*January 2019* Harvard Health Publishing, Harvard Medical School, by Stephen Lyons.   When Dr. Lecia Sequist was undergoing her training to become a medical oncologist at Massachusetts General Hospital (MGH) in the early 2000s, the treatments available for lung cancer were very limited. Radiation and surgery were seldom options, because in most patients the cancer had already spread beyond the lungs by the time they were diagnosed. That left an array of chemotherapy drugs, all with unpleasant side effects. None had long-lasting benefits. Average life expectancy was only a year.

“It was a sad time, because a diagnosis of lung cancer was a pretty grim outlook,” says Dr. Sequist, now the Landry Family Associate Professor of Medicine at Harvard Medical School.

Over the last two decades, however, scientific discoveries and new approaches have dramatically improved outcomes, greatly increasing life expectancy for some patients.

“Every day in clinic, and every time we meet a new patient, we see that these advances are making a difference,” says Dr. Sequist. “It’s really been a remarkable thing to watch unfold and to be a part of.” Read more.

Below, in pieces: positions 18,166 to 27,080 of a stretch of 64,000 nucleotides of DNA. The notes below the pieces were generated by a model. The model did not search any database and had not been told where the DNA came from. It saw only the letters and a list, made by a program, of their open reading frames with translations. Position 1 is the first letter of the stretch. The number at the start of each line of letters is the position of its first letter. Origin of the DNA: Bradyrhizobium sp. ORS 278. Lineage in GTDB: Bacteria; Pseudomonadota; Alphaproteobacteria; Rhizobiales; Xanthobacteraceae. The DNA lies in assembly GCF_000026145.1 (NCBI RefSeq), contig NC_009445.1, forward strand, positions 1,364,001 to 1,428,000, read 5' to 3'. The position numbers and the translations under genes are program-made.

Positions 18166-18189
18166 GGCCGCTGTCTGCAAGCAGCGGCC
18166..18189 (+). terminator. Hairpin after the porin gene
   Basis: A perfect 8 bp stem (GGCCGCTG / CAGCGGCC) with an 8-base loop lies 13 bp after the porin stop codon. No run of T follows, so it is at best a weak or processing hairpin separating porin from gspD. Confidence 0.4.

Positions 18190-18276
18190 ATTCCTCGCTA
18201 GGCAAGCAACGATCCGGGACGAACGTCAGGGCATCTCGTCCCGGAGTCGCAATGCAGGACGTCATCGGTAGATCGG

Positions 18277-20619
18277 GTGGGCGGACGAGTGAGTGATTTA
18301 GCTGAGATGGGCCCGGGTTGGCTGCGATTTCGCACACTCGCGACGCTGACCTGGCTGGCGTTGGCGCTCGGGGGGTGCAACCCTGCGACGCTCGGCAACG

Precision medicine transforms lung cancer treatment

This transformation illustrates a broader change going on in health care today: the emergence of precision medicine. Historically, most medical treatments have been designed to treat the average patient. Because all people are different, this one-size-fits-all approach has resulted in treatments that work well for some patients, not so well for others. But over the last 15 years, since the sequencing of the human genome, doctors in many fields have developed treatments more tailored to individual patients, taking into account not only their unique genetic makeup, but also factors like lifestyle and environment. Cancer treatment is one of the areas in which precision medicine has borne the most fruit.



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